Edited July entries by Steve Hooper-Lawrie

Molting Time

You can’t have failed to have noticed that both the Swans and Geese have congregated down by the Levington end island.

Why you may ask?

Well they are about to begin (if they haven’t already begun) their yearly molt. Large birds, like Swans and Geese, go through a full molt once a year. They replace all their feathers in one go, which leaves them flightless once last seasons feathers have been molted and until the replacements have grown.

OK what about the birds that need to continue flying I hear you ask?

Well nature ,being as ingenious as it is, has come up with an ingenious solution. Birds that need to fly throughout the year will  partially molt in the spring and complete their molt in the autumn, thereby enabling them to continue flying.

Birds like the puffin (left) need to preen for flying constantly to survive

There are at present large numbers of Dragonflies and Damselflies both on the lake and meadow. There are also large numbers of both butterflies and moths on the wing


Meadow and Surroundings

The meadow on the way down to the lake should be in full flower by now and the Poppies have been putting on a wonderful show. Hedgerow flowers will also be in full bloom. Not only are the flowers colourful but will also be attracting a multitude of equally colourful insects like Hoverflies.


There are about 60 species of Butterflies in the UK and July is the peak month for finding these beautiful insects. There are Peacocks, Painted Lady (no not the sort you’d find in town at night!), Red Admirals, Tortoiseshells and Meadow Browns to mention a few.


There will also be some daylight flying moths like the 5 spot Burnet Moth and I have also seen Hummingbird Hawk Moths feeding at noon on a hot summer day. There is a basic Butterfly and Bumblebee ID chart in the shed on the Nature board, for those interested.

You should see lots of juvenile birds about this month as all the young leave the nest and venture forth. The pair of Swans have a cygnet and the Greylag and Canada Geese will have their goslings out on the lake. There are a large number of prime flight feathers laying around as both the Swans and the Geese commence their annual moult which they accomplish while their young are unable to fly. The mature birds will have accomplished this by the time the young are ready to begin trying out their wings and take to the air. Birds that need to keep flying all year round accomplish their mould by doing two partial moults and thereby replace their feathers over a longer time frame.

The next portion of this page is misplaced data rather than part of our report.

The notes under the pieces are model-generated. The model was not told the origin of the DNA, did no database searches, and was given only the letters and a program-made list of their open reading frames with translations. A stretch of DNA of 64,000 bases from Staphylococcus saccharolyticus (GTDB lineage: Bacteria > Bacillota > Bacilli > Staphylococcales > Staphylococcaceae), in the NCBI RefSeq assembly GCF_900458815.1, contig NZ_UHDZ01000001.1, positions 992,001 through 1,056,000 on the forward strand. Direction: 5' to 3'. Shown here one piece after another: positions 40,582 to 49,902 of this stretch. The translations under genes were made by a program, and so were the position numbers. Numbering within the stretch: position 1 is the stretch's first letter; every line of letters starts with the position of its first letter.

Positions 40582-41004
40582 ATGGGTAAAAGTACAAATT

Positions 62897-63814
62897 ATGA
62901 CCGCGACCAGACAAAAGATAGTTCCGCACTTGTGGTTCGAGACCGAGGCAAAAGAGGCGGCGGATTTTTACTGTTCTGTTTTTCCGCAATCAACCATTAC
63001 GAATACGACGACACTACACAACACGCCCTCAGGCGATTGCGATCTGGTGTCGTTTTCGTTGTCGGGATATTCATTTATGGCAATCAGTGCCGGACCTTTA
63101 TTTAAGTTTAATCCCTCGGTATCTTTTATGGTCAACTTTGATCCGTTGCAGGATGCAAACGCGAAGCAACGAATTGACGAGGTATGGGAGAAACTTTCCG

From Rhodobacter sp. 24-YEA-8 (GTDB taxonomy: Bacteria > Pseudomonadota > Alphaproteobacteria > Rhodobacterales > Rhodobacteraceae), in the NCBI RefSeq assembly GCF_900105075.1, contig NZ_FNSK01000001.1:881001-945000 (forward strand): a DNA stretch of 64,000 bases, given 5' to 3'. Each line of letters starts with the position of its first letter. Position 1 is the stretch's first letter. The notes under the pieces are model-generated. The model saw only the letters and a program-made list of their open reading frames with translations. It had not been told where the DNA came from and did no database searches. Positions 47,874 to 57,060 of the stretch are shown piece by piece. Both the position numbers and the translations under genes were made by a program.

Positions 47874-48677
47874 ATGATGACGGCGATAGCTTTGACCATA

A warm day with little wind offers a good opportunity to see reptiles basking in a sunny spot. I haven’t seen it yet this year but there was a Grass Snake that was seen quite often seen basking down by the second staging up from the Dam wall. It was also seen swimming across the lake.  There are also Common Lizards.



Corixidae is a family of aquatic insects in the order Hemiptera that inhabit ponds and slow moving streams.They swim near the bottom and are sometimes referred to as Back swimmers as they swim using their hind legs as oars.  Their lifecycle includes three stages, egg, nymph (which looks like a small adult) and adult. In optimal conditions Backswimmers can produce several generations in a year. Backswimmers perform the unusual behavior of swimming upside down while on their backs. Croixia will be abundant in the lake water over the next few months so it might be worth casting an imitative pattern.


I would greatly appreciate and feedback as well as any sightings or points of interest you think should be included

More Archived Documents Just Click on the Month you want to visit



Please let me know what you think about my Diary Entries.


The Diary is for your enjoyment

We want to help you get the most from the lake and surroundings and add an extra dimension to your fishing

Your Help
If you see something and want to know more, just let me know.

Your Ideas
Want to see an article included - easy - just let me know and I'll try my best

There's a whiteboard in the shed. Just leave a message there and I'll pick it up

Send an e-mail HERE and Paul will pass it on.

(If your browser, or e-mail client can't handle the link then send your e-mail to

Home | Members Page | About Us | Contact Us | Site Map | Privacy

This site is copyright © 2016 sffc.org.uk

Free Dreamweaver Templates | E-commerce Web Hosting | Car Insurance Quotes